There are several methods to help protect the integrity of pharmaceuticals, including tamper-evident packaging (e.g. blister packs) which can show customers if the packaging has been opened. However, the bigger problem lies in counterfeit pharmaceuticals making their way into the supply chain of drug companies. Tracking technology in the form of barcodes or RFID chips can establish a data trail that allows companies to follow each lot from manufacturer to pharmacy shelf, and as of 2013, tracking of pharmaceuticals throughout the supply chain is required as per the Drug Quality and Security Act. But this still does not necessarily let a customer know if the tablets they bought are fake or not.

Ingredients in a tablet or solution can fairly easily be identified by chromatography or spectroscopy. However, these methods require highly specialized, expensive equipment that most drug companies and research institutions have access to, but are not widely available in many parts of the world. To address this problem, researchers at the University Of Notre Dame have developed a very cool, low-tech method to quickly test drugs for their ingredients: A tablet is scratched across the paper, and the paper is then dipped in water. Various chemicals coated on the paper react with ingredients in the drug to form colors, resulting in a “color bar code” that can then be compared to known samples of filler materials commonly used in counterfeit drugs, as well as active pharmaceutical ingredients.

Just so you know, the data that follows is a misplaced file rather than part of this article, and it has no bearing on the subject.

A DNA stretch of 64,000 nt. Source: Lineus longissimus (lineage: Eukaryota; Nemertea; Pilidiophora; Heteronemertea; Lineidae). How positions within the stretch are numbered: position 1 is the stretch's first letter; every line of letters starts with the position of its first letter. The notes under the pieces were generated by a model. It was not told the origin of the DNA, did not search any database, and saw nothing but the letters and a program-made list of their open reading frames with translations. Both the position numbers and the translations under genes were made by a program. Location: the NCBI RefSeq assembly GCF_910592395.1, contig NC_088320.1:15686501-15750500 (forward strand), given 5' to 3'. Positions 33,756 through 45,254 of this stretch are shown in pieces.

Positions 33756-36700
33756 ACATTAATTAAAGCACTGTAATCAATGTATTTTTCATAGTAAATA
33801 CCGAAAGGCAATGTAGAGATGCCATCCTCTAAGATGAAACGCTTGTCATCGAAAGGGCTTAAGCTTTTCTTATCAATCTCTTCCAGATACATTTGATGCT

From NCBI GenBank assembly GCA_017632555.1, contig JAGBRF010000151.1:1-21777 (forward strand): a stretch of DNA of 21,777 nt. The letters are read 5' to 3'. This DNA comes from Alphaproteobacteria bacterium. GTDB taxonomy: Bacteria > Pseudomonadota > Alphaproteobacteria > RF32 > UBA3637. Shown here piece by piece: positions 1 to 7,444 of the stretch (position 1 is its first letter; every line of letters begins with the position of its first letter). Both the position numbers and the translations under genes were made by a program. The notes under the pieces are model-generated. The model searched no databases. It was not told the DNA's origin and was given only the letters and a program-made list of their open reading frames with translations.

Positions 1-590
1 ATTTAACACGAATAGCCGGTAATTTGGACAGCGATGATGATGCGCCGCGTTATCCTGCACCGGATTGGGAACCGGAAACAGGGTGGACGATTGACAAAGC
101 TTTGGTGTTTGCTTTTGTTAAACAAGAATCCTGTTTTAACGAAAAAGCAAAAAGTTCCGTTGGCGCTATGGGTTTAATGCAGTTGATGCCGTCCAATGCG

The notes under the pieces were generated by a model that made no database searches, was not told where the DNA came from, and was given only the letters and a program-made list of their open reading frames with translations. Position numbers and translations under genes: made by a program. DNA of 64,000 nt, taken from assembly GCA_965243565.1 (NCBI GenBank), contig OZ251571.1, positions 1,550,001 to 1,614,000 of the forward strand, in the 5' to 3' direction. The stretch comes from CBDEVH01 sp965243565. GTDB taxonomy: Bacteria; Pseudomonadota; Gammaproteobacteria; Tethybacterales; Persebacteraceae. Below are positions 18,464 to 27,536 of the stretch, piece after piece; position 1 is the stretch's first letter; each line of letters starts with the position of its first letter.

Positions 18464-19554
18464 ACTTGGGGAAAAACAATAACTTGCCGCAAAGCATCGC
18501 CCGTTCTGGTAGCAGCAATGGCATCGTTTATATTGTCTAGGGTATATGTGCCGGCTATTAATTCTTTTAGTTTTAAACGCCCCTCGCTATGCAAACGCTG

Recently, there have also been policy efforts to address the problem. The European Commission released their Falsified Medicines Directive in 2011 which established counterfeit medicines as a public health threat and called for stricter penalties for producing and selling counterfeit medicines. The directive also established a common logo to be displayed on websites, allowing customers to verify they are buying through a legitimate site. In the US, VIPPS accredits legitimate online pharmacies, and in May of this year, a bill calling for stricter penalties on the distribution and import of counterfeit medicine was introduced in Congress. In addition, there have also been various public awareness campaigns, for example, last year’s MHRA #FakeMeds campaign in the UK,  which was specifically focussed on diet pills sold online, and the FDA’s “BeSafeRx” programme, which offers resources to safely buying drugs online.

In spite of all the efforts to raise awareness and address the problem of fake drugs, a major complication remains: Generic drugs, as well as branded drugs, are often produced overseas and many are sold online, which saves cost and can bring the price of medication down, making it affordable to many people. The key will be to strike the balance between restricting access of counterfeiters to the supply chain while not restricting access to affordable, quality medication for patients who need them.

HeLa, the VIP of cell lines

By  Gesa Junge, PhD